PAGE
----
From the WSJ*, while unemployment falls, the long-term unemployed struggle. Bad news for them and for our society:
“The diverging fortunes of the long and short-term unemployed worry many economists because it suggests the emergence of deeper, structural problems that could persist long after the rest of the economy recovers. Rather than returning work…the long-term unemployed could effectively break off from the normal job market, ultimately forming an underclass of the more of less permanently unemployed.
“Economists generally divide unemployment into two categories. Cyclical unemployment stems from weakness in the overall economy, which pushes down demand for goods and services, and therefore the need for the workers that provide them. Structural unemployment reflects deeper problems, such as a mismatch between the skills workers have and the ones employers need. Structural unemployment, unlike cyclical, doesn’t disappear when the economy improves.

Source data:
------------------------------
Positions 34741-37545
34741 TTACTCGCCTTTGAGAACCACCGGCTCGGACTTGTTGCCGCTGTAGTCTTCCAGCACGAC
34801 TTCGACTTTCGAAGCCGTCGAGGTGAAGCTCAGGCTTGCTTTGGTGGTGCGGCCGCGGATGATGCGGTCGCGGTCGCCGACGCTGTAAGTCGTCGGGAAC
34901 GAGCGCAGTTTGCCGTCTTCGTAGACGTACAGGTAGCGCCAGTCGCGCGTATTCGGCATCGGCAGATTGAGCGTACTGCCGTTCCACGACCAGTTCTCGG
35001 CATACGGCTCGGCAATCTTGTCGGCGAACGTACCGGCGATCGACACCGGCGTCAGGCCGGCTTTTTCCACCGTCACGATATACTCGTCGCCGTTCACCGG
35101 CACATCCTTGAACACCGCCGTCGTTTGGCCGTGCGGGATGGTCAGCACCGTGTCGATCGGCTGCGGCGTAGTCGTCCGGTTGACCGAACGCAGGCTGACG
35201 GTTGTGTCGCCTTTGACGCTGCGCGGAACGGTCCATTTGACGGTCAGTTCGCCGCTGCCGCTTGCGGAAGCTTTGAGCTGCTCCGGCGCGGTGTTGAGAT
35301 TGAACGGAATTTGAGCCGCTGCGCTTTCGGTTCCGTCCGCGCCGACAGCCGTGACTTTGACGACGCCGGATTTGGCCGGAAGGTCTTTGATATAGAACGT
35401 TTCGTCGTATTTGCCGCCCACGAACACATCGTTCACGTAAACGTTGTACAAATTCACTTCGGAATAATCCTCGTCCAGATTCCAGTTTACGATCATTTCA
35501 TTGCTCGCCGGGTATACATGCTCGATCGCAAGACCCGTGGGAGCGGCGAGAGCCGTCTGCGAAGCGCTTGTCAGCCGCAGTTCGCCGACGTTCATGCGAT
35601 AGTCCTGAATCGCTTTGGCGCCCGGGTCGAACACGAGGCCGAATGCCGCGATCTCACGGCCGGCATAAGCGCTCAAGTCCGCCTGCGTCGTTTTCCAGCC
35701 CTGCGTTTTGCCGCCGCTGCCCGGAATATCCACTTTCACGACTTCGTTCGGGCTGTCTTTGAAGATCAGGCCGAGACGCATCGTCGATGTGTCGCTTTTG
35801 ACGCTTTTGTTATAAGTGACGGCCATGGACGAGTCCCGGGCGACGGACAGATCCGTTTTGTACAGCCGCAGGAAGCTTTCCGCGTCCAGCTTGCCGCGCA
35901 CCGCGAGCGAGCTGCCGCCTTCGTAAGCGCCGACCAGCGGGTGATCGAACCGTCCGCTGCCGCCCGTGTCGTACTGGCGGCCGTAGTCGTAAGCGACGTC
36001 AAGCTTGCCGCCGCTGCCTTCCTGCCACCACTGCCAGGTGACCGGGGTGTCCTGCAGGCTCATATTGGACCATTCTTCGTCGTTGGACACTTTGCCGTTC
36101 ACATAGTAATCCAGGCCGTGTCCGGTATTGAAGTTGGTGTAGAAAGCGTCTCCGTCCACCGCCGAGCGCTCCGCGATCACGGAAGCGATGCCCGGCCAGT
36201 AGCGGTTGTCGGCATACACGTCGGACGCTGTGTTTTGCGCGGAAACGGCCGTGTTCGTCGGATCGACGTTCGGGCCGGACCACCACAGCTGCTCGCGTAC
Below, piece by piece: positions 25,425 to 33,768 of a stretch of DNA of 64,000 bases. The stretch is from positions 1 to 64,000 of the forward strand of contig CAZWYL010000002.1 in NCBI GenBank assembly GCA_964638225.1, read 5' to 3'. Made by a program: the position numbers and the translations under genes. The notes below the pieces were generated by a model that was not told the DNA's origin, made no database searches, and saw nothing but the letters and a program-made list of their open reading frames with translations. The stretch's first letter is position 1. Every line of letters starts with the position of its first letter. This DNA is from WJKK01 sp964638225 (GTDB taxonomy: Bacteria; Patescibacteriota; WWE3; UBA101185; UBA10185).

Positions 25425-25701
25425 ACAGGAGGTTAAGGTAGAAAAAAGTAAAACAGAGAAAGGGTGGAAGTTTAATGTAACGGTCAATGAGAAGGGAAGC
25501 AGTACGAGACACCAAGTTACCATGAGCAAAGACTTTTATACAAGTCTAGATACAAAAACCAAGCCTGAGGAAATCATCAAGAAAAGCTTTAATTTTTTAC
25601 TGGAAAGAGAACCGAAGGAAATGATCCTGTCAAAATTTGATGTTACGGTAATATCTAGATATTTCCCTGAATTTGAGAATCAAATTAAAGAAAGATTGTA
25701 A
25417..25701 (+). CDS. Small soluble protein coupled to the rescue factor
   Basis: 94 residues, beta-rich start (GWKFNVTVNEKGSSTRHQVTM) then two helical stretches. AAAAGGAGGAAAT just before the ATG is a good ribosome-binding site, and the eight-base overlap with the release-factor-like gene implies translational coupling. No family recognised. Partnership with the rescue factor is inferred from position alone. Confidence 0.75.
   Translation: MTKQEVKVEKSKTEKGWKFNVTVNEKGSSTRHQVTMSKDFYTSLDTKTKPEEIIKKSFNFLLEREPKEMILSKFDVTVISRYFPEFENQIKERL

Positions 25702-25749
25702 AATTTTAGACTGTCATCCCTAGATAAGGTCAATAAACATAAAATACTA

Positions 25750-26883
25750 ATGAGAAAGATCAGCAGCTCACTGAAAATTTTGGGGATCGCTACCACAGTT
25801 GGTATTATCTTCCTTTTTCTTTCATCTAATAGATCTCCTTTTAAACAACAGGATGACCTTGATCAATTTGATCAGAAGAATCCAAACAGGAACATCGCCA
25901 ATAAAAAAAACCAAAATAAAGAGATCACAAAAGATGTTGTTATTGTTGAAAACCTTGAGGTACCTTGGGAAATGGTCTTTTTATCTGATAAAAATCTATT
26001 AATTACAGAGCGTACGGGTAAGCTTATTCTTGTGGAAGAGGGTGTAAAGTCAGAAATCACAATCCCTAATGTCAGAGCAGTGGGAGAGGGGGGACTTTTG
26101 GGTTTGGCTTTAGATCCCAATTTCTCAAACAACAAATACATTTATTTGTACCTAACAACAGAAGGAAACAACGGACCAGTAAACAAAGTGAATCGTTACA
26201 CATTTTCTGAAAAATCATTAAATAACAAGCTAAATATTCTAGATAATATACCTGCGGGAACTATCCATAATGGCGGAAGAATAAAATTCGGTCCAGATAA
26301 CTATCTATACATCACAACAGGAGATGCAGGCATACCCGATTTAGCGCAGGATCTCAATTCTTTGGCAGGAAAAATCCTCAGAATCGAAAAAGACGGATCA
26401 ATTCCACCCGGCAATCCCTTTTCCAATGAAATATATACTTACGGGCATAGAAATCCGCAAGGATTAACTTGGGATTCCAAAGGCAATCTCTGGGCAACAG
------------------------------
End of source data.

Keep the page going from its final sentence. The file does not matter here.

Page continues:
“”But some economists argue that in the wake of a severe recession, the lines between cyclical and structural unemployment can become blurred. Workers who lose their jobs because of cyclical factors…might stay out of work so long that they become effectively unemployable. Their skills erode, they fall behind on the latest technologies and industry trends, or they become stigmatized by employers who assume there must be something wrong with anyone who has been unemployed so long.” Emphasis added.
*”Time Not on Side of the Jobless,” Ben Casselman